Getting Started 4: Students (What if students are an obstacle to student-centered learning?)[Cross-posted from HASTAC]
Part Four: Students
Part Five: Collectively Writing a Constitution
Part Six: Getting Started 6: Contract Grading and Peer Review
What do you do if one of your biggest obstacles to student-centered learning is the students? This fourth post in my personal, anecdotal step-by-step blog series on getting started in student-centered learning considers the role of the student in student-centered learning.
Sometimes students love it. In fact, most students I encounter embrace this rare opportunity to take responsibility for reshaping their own learning. They report that they work harder in my student-centered classes than in conventional ones, sometimes pursuing individual research projects that rival doctoral dissertations in scope and significance! I often have to limit rather than encourage them to do more because they so often crave the opportunity to learn beyond the credential or the test or the prof or even the degree. They relish taking on the skills (hilarious that they are often called “soft skills”) that will serve them after graduation is over, especially the ability to unlearn and relearn, to analyze and manage change, to take an inventory of what they need and to understand how to find the best tools, partners, and methods to hel them in confusing situations, when the world is changing, when life is changing, when they are changing. It happens.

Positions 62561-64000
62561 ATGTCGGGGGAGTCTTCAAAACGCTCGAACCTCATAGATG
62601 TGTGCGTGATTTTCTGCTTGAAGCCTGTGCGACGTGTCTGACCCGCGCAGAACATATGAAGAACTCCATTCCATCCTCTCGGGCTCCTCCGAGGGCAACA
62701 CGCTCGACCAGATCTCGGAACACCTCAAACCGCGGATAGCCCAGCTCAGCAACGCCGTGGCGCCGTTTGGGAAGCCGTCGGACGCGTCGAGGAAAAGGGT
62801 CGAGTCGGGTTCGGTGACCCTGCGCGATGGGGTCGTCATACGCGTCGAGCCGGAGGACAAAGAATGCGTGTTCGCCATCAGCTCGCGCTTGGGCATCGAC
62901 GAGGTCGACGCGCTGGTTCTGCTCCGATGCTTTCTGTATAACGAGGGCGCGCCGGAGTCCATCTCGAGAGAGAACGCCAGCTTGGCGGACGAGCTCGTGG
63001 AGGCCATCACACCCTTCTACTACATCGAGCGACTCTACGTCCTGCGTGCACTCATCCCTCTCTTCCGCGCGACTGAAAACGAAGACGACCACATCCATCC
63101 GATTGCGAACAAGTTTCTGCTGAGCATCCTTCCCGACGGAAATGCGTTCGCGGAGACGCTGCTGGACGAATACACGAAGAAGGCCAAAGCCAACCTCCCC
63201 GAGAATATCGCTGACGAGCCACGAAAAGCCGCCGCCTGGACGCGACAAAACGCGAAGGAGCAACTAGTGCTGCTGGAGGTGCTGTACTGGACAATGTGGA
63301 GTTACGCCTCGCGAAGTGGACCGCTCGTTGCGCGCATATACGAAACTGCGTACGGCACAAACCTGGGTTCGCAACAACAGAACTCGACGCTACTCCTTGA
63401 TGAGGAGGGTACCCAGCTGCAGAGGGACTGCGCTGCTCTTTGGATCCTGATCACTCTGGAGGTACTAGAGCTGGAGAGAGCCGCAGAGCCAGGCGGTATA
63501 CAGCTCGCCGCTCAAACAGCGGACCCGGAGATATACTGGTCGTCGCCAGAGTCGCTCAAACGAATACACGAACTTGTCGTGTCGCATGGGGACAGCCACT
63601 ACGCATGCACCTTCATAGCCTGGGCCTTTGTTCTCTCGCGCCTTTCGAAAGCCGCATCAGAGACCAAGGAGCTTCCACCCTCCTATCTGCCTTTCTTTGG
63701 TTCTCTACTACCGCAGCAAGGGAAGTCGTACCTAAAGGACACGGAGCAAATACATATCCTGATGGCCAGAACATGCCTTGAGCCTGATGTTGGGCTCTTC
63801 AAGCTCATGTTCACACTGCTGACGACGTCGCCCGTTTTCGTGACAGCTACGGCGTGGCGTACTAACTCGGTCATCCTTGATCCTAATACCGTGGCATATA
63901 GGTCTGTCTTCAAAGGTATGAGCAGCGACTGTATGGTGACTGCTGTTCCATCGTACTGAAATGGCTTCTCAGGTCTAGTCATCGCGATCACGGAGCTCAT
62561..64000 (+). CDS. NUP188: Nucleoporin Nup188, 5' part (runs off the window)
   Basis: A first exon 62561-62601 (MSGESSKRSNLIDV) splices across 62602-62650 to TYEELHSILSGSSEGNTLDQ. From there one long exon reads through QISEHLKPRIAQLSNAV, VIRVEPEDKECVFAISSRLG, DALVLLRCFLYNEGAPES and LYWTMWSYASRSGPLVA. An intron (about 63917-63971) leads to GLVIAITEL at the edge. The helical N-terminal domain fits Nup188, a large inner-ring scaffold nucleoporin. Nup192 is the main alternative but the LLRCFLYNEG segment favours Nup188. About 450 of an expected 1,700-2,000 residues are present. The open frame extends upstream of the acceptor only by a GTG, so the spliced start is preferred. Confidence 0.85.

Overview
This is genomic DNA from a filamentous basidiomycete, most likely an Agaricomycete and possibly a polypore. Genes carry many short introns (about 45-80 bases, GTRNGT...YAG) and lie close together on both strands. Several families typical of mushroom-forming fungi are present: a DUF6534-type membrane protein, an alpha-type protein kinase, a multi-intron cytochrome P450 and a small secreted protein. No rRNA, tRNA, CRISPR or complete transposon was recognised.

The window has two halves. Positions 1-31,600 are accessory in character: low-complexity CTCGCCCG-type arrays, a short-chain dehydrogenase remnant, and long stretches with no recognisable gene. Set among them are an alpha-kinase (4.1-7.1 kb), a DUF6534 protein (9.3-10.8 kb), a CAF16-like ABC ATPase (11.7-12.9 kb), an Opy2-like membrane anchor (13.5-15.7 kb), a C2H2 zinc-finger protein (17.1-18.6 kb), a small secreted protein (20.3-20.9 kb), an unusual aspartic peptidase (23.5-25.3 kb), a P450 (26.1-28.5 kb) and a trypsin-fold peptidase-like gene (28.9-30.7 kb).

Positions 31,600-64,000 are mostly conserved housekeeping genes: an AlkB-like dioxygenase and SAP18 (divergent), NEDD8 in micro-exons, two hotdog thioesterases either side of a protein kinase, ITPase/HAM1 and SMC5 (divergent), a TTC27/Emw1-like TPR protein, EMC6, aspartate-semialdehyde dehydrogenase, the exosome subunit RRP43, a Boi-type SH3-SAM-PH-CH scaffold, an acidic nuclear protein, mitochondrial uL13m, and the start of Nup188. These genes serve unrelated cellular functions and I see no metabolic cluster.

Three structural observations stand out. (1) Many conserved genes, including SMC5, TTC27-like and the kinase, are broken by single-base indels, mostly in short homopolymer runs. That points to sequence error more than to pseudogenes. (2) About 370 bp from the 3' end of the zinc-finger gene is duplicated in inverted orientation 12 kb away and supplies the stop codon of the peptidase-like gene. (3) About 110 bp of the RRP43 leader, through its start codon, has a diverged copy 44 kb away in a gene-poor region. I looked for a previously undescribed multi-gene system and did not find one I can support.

Having the resources within yourself to address change creatively, resourcefully, and resiliently–not passively–is not intuitive or natural. Nor is it an inheritance. These skills can be learned along with whatever content one masters in a course.
Knowing one can learn complex new material is, in itself, an invaluable resource for the future, and we have several decades of research now to document the sheer power of confidence in your own ability to learn. Carol Dweck and others have show that “growth mindset” is not a genetic inheritance but something that can be cultivated if you are not lucky enough to be born with a trust fund or citizenship or the privilege of being born into the right racial or religious group or the most esteemed gender in your society. Student-centered learning is about helping learners of all backgrounds to go deep inside themselves to find and nurture their own talents, skills, and dispositions for successful learning–and also to be able to find others with whom they can collaborate or network successfully.
But . . . not every student wants to face such a formidable challenge.
It never surprises me when some students just want to sleep or sneak time on their cell phones in the lecture hall and then cram their way through a final exam and throw a paper together the night before it is due. You do the minimal, you have fun, you get your degree: you postpone LIFE four more years. Life is scary. Why not try to postpone it a little longer?
Then again, procrastinating never makes a problem go away.